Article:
Dr. Lamya Tawfik
Dr. Lamya holds a Bachelor’s and Master’s degree in Journalism and Mass Communication from the American University in Cairo and a Doctorate Degree in Childhood Studies from the Mass Communication and Child Culture Department, Institute for Postgraduate Childhood Studies at Ain Shams University in Cairo. She is a certified Holistic Integrated Creative Arts Therapies Practitioner and is currently training to be a Kids Life Coach. Dr. Lamya Tawfik is an Egyptian performing artist with an interest in Children's development and culture. She is an actress and storyteller and presenter. Her performing arts journey started in 2009. Since then she has performed in English, Arabic and Italian with several theater groups in Dubai. As a storyteller, she has performed in many children's events, storytelling festivals and also told stories at the Sharjah International Book Fair and the Louvre Abu Dhabi.
Media literacy meets creative art therapies: Exploring the use of an artistic modality to mediate children’s excessive screen time
Excessive screen time amongst children is a major concern for parents and mental health practitioners alike. The long hours that children spend with the company of their devices has been linked to issues such as obesity, sleep problems, and anxiety, not to mention the deterioration of their interpersonal skills.
The prevalent use of devices as "electronic babysitters", the common sight of the family around the dinner table each on their own device, and the subsequent “addiction” of children and adolescents, is indeed a cause of concern; but is one that must be tackled with an approach that is rooted in reality – the devices are here to stay.
In 1977, Marie Winn wrote a book called ‘The Plug-in Drug’. She called television an “insidious narcotic” and said that “it reflects the needs of parents to find a convenient source of amusement for their children and a moment of quiet for themselves.” A year later, another book, "Four Arguments of Why TV Should be Eliminated" echoed Winn’s sentiments. The author, Jerry Mander, said TV “must be gotten rid of totally if our society is to return to something like sand and democratic functioning’. Television stayed and here we are, nearly five decades later, finding a similar, albeit less intense, rhetoric being used with electronic devices and its effects on children.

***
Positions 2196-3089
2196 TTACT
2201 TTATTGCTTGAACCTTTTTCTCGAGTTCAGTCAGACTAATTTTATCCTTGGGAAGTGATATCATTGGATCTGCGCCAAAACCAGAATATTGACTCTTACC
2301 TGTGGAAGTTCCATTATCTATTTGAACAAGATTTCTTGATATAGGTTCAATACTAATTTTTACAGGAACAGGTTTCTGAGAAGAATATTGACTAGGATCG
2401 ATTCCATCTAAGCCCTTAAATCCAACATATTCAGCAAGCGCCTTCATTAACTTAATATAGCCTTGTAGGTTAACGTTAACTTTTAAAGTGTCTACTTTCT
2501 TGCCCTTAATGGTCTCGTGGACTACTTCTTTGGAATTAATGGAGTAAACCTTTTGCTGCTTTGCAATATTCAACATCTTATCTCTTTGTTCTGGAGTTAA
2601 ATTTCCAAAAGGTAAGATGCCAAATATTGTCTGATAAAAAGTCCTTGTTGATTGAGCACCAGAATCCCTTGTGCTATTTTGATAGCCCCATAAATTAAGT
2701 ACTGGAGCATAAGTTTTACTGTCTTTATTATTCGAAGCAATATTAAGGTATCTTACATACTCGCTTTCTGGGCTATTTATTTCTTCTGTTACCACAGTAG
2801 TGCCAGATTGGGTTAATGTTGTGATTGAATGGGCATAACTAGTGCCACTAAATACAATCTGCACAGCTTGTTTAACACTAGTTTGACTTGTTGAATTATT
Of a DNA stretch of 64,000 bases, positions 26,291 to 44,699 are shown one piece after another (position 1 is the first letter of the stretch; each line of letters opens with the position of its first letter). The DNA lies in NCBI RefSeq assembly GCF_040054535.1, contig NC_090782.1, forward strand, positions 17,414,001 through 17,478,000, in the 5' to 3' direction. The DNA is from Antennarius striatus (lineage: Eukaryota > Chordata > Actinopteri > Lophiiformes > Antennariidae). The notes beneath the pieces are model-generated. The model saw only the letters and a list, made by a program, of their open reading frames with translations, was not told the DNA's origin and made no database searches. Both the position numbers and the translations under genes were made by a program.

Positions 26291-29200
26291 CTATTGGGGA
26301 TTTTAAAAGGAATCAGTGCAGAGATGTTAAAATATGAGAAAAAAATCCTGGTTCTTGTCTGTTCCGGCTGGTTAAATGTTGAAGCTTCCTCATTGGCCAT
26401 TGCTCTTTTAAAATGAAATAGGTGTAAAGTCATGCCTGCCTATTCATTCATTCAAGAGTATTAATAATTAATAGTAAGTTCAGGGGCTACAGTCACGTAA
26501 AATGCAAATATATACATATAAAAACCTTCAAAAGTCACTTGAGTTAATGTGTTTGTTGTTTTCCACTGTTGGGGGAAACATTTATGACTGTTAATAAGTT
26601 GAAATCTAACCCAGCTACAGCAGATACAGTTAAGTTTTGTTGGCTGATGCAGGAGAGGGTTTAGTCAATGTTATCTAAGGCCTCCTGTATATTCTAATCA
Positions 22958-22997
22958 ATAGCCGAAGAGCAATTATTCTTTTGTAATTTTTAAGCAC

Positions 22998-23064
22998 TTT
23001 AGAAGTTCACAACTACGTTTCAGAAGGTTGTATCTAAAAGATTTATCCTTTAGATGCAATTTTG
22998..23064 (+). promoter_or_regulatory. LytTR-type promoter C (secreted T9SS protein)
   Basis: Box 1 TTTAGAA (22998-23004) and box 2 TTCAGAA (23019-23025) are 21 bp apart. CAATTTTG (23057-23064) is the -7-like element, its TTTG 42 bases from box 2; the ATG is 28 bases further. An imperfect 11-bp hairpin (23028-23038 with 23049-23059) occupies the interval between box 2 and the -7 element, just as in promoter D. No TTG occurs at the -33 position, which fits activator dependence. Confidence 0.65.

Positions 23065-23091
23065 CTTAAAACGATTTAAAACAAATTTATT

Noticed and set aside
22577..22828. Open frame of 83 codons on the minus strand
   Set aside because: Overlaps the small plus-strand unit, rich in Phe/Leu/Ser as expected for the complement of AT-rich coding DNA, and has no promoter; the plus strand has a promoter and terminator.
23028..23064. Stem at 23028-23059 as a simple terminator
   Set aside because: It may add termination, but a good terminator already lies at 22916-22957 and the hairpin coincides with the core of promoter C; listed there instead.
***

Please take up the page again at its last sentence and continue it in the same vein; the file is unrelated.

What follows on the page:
If there is anything that we have learned, it is that there is no turning back from technological advancement, nor can we look away from its effects. What we can, and should do, is to use the media to teach children about the world, to develop their critical thinking skills and to develop their creativity. Enter: Media Literacy. According to the National Association for Media Literacy Education (NAMLE): Media literacy empowers individuals to navigate the complex media landscape, make informed decisions and actively participate in creating media content.
This workshop will focus on the latter – creating media content. We will do that by merging this important element of media literacy with some of the fundamentals of creative art therapies – using artistic expression to promote healing, self-discovery, and emotional well-being. In short, we will explore a modality that can be taught to parents to transform their young children’s screen time experience into a window of creativity, exploration, and self-expression. We will look into the different ways that parents mediate their children’s media experiences and how they can be coached to be part of the experience and not passive bystanders.
NOTE: attendance at this workshop will be limited to 40 delegates. Admission to the workshop will be on a first come, first serve basis on the day, with priority given to Professional Delegates (if any spaces are available, these will be offered to HWU and non-HWU Student Delegates).